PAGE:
The last performance was given in 1942 as the hall closed due to new stricter fire code restrictions enforced after the 1942 Cocoanut Grove Nightclub fire and a prohibitive cost of updating the hall.

In 2015, it was reported that the new owners of the building were hoping to restore Steinart Hall and open it again as a concert hall. 







Monday, October 9, 2017

The abandoned Hagedorn Psychiatric Hospital in New Jersey

New Jersey's Hagedorn Psychiatric Hospital is a recently abandoned hospital, since the state of New Jersey shut it down in 2011. The hospital has a history dating back to 1907 when the state opened its first sanatorium near Glen Gardner, in rural New Jersey. 

Back then, it was a modern facility able to treat 500 tuberculosis patients annually. Between 1907 and 1929 more than 10,000 people were treated in the sanatorium. Although at first the hospital would accept only "curable" patients, by the 1920's it accepted all cases, regardless of severity. In 1950, after new TB treatments had emerged, the sanatorium broaden its scope of treatments to include all chest diseases. The hospital finally shut down in the 1970's and was left to fall apart.

In 1977, a new gero-psychiatric hospital, named after Senator Garrett W. Hagedorn in 1986, was built next to the old abandoned sanatorium. The new hospital was a a state nursing home and a 288-bed psychiatric hospital. In 2011, New Jersey governor Chis Christie announced that the hospital would shut down as part of an effort to save $9 million a year in expenses.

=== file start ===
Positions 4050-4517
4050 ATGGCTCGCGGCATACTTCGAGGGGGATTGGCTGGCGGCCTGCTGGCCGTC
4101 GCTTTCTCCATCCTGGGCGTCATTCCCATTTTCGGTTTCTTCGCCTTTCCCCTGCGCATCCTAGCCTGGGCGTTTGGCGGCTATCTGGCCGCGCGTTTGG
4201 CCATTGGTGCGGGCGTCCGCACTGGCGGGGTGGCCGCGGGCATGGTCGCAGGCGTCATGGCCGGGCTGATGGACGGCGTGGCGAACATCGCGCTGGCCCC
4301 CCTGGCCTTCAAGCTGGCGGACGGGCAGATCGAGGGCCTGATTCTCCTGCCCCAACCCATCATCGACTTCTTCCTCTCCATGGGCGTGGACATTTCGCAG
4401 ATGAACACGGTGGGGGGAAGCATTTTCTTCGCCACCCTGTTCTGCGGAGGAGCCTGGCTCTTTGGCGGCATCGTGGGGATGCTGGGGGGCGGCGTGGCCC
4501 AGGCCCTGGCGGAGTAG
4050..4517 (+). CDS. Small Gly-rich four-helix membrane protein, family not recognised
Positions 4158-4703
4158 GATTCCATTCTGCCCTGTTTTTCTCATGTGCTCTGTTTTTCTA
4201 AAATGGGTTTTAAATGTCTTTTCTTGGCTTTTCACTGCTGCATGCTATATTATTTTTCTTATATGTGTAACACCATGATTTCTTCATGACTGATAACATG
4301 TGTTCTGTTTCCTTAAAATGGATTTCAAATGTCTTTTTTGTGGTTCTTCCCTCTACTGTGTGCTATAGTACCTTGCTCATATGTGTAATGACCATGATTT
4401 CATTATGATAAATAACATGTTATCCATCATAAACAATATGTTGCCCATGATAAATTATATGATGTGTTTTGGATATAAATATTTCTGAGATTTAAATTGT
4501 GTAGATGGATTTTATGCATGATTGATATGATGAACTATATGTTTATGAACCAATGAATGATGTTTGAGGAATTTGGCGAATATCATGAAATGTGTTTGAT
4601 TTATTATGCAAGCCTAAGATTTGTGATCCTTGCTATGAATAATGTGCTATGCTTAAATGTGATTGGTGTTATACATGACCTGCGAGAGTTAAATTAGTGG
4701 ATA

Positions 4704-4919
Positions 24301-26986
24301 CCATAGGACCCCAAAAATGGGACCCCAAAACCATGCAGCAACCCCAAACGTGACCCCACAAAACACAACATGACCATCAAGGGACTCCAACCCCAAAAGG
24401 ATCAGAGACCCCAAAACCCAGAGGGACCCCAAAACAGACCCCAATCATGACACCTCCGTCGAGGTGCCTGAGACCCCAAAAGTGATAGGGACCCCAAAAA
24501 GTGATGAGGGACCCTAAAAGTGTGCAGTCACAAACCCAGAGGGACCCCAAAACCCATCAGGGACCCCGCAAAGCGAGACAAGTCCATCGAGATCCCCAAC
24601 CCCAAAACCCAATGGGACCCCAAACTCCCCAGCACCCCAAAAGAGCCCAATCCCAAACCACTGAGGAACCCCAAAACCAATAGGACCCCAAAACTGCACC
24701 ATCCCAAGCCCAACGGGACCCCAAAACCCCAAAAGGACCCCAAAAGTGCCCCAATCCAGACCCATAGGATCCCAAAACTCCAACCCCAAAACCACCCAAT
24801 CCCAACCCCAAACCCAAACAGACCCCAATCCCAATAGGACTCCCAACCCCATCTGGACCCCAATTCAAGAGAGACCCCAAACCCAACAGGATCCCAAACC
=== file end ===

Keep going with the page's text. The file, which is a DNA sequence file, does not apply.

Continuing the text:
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Monday, October 2, 2017

An airplane graveyard in Bangkok


Between car repair shops and apartment buildings, a small airplane graveyard has appeared in Bangkok, Thailand. The first fuselage parts, the nose sections of two Boeing 747s appeared sometime around January 2010. By 2014, two MD-82 jetliners formerly operated by Orient Thai Airlines were added. One of them had been involved in a fatal 89 person crash at Phuket International Airport in 2007.

The planes have been slowly stripped of some parts like seats, interior paneling, TV sets, and overhead compartments and it is said that the yard's owner is selling different parts for scrap. It has also been reported that a businessman wanted to convert the interior of a plane into a bar but these plans failed. 

From time to time homeless families have used the abandoned planes as shelter. Today, the yard's owner allows those curious to look around the planes for a small fee.



SEE ALSO: More abandoned airplanes and airports around the world // More abandoned places in Thailand // LIST OF ALL DESERTED PLACES
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Monday, September 25, 2017

Herschel Island: The abandoned island of the Arctic


In the north of Canada, 5 km (3 miles) away from the shore, there's an abandoned island with long history but no population. Herschel Island, known as Qikiqtaruk ("island") in the Inuvialuktun language, had been inhabited by Thule people for at least 1,000 years according to archaeological excavations. The first European who set foot on the island was Sir John Franklin on 15 July, 1826. At that time the island was a base for whaling, fishing and hunting and was inhabited by 200 to 2000 people.

In the late 19th century, Herschel Island became a whaling base after whalers discovered that the Beaufort Sea was one of the last refuges of the depleted bowhead whale. At the height of the Beaufort Sea whaling period (1893–94) the number of residents on the island was estimated at 1,500, making it the largest Yukon community at that time. That was also when a number of buildings still standing today were built on the island. The most prominent of those was Community House built in 1893. It included a recreation room, an office for the manager and storekeeper, and storage facilities. Today it is well preserved and it's the island's visitor center. Another building, known as the Bonehouse which was built in the mid-1890s as a storehouse for baleen (whalebone) was were the first court case in the Arctic took place in 1924.